You, you pass on what you see from your father. I sometimes do the same sigh that my father does. Ohhhh, unfortunately. My, my boys now, my boys like to run, or at least they tell me that. They see me running. They don’t know anything about hunting or fishing because I don’t know anything about hunting or fishing, because my dad didn’t know anything about hunting or fishing. He was very indoors-y, [laughter] and so for better or worse, like father, like son. Those things are passed on or not passed on.

So the Son can do nothing by Himself. That is nothing according to His own initiative. Christ does nothing in independence from the Father. The three persons of the Trinity have one essence, that is, one nature, or that word essence think of God-ness. They all share the same God-ness, the same essence, and as a part of that, there is one will.

Going to give you a few theological sentences here this morning, and terms, because I know that’s what you came here for. The will is a property of the nature, not of the person. So Jesus Christ, when God-man—two natures, two wills. God trinity—Father, Son, and Holy Spirit—one nature, one will. Now that, that will plays itself out in distinct actions from the Father, Son, and the Holy Spirit, but the Father, Son, and Holy Spirit share one essence and one will, so that the Son can say I only do what I see the Father doing, I do not act in independence from the Father. He says “whatever the Father does, the Son does also.” That means the actions of the Father are coextensive with the actions of the Son. Creation, resurrection, final judgment–these are prerogatives of the Father, and as we have seen and will see, they are also prerogatives of the Son, so that the outworking of the Father, the Son, and the Holy Spirit, we’ll see more about Him later in John, that their operations externally are inseparable.

Now that doesn’t mean that the Father was born to Mary or the Spirit died on the cross. There are distinct applications to that one work, but that one work is indivisible, so that we must never sort of pit Father against Son, you know, the Father, you know, is a bad Father and He sent His Son to does and He, you know, the Son is, is stop, you know, doing this mean thing to me, Father, and they’re somehow at odds with one another. No, it’s the Father to appoint and then the Son to accomplish and the Holy Spirit to apply that one work of redemption.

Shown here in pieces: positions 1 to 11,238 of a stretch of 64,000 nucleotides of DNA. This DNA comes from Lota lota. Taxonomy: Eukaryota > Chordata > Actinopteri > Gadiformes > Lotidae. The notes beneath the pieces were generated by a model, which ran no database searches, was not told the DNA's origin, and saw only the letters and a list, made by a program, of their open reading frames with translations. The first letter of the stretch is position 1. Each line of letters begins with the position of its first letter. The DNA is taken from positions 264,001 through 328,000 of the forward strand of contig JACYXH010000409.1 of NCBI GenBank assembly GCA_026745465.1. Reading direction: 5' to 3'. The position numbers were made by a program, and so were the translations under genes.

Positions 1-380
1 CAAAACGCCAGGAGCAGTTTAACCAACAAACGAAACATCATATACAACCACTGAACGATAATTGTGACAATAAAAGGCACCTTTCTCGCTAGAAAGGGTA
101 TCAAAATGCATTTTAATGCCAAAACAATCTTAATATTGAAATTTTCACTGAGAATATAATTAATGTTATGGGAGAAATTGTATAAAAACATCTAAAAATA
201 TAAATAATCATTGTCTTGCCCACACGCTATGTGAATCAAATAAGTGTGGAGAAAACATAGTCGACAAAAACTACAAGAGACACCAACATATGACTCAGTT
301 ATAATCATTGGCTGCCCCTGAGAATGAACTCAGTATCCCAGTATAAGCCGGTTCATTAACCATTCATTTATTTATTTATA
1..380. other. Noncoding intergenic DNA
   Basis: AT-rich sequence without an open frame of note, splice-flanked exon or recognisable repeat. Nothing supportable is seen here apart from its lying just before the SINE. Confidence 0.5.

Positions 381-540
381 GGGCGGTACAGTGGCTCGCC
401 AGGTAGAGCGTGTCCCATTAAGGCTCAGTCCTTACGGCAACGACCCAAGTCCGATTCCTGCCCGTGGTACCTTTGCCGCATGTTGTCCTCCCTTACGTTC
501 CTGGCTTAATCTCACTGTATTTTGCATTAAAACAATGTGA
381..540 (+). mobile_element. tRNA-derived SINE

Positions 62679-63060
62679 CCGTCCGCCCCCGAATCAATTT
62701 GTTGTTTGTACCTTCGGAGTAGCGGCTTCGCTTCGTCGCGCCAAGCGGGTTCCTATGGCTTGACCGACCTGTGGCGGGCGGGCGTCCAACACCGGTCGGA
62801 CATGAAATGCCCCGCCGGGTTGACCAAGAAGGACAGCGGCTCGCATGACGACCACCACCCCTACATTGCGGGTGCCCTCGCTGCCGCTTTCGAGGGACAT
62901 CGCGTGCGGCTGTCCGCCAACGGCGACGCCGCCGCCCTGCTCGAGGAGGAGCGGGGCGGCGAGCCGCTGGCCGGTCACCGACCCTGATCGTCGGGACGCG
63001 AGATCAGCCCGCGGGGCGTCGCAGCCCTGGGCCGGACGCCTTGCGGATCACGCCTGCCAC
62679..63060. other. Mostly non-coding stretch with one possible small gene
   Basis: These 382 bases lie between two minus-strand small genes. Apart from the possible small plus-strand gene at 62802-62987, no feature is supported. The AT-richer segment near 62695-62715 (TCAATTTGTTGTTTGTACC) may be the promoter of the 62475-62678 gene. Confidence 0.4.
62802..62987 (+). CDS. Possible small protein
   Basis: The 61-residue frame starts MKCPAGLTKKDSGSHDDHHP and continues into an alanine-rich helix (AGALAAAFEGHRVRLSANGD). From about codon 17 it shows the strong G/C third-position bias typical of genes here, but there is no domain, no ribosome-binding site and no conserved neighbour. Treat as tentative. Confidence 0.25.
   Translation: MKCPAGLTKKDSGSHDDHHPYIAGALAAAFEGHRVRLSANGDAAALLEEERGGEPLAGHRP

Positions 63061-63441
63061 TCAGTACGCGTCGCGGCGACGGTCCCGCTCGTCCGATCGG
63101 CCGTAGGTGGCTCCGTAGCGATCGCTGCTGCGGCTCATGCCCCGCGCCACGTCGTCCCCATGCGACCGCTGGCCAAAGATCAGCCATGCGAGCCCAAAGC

So we’re having here, in these simple sentences from Jesus, some of the most complex, richest, deepest, trinitarian theology that would later be fleshed out by the church. For whatever the Father does, that the Son does likewise. So that’s building a foundation why Jesus can say if you don’t honor the Son, you don’t honor the Father. There’s the first “for.”

Look at the second, verse 20. “For the Father loves the Son and shows Him all that He Himself is doing.” So again the Son, who is claiming this, this kind of equality with the Father of essence and purpose and rank and power, He is not a rival to the Father, He is not a threat to the Father, for the Father loves His Son.

Son, John’s Gospel tends to use “son” with reservation for Jesus, and then when it speaks of God’s children it uses a different Greek word “tekna” to mean children. Other parts in the New Testament will use the same word but maybe distinguish between God’s natural Son and then we who are adopted sons and daughters. This is His only begotten Son. The Father demonstrates love by showing, the Son demonstrates His love by obeying.

You turn over just to John 14:31: “But I do as the Father has commanded Me so that world may know that I love the Father.” That the world may know that I love the Father. Now we always have to be careful in making, you know, immediate application from the inner workings of the Trinity down to our life, but there is something in keeping with father-son relationship. The Father’s love is not in obeying the Son but in showing, in revealing, to Him, and the Son’s love to the Father is in His obedience as the Son, the incarnate God-man on earth, always submitted Himself to the Father.

You notice, going back to John 5, verse 20 says “and greater works than these will be shown Him so that you may marvel.” What are the greater works? Well, the greater works are the things that are yet to be described in verses 21, 22, and 23, namely, the raising of the dead and the exercising of judgment, that even these divine prerogatives the Father is going to share and reveal to the Son.

So whatever the Father does, the Son does, that’s first. Second thing, the Father loves the Son and shows Him all things. And then third, look at verse 21: “For as the Father raises the dead and gives them life, so also the Son gives life to whom He will.”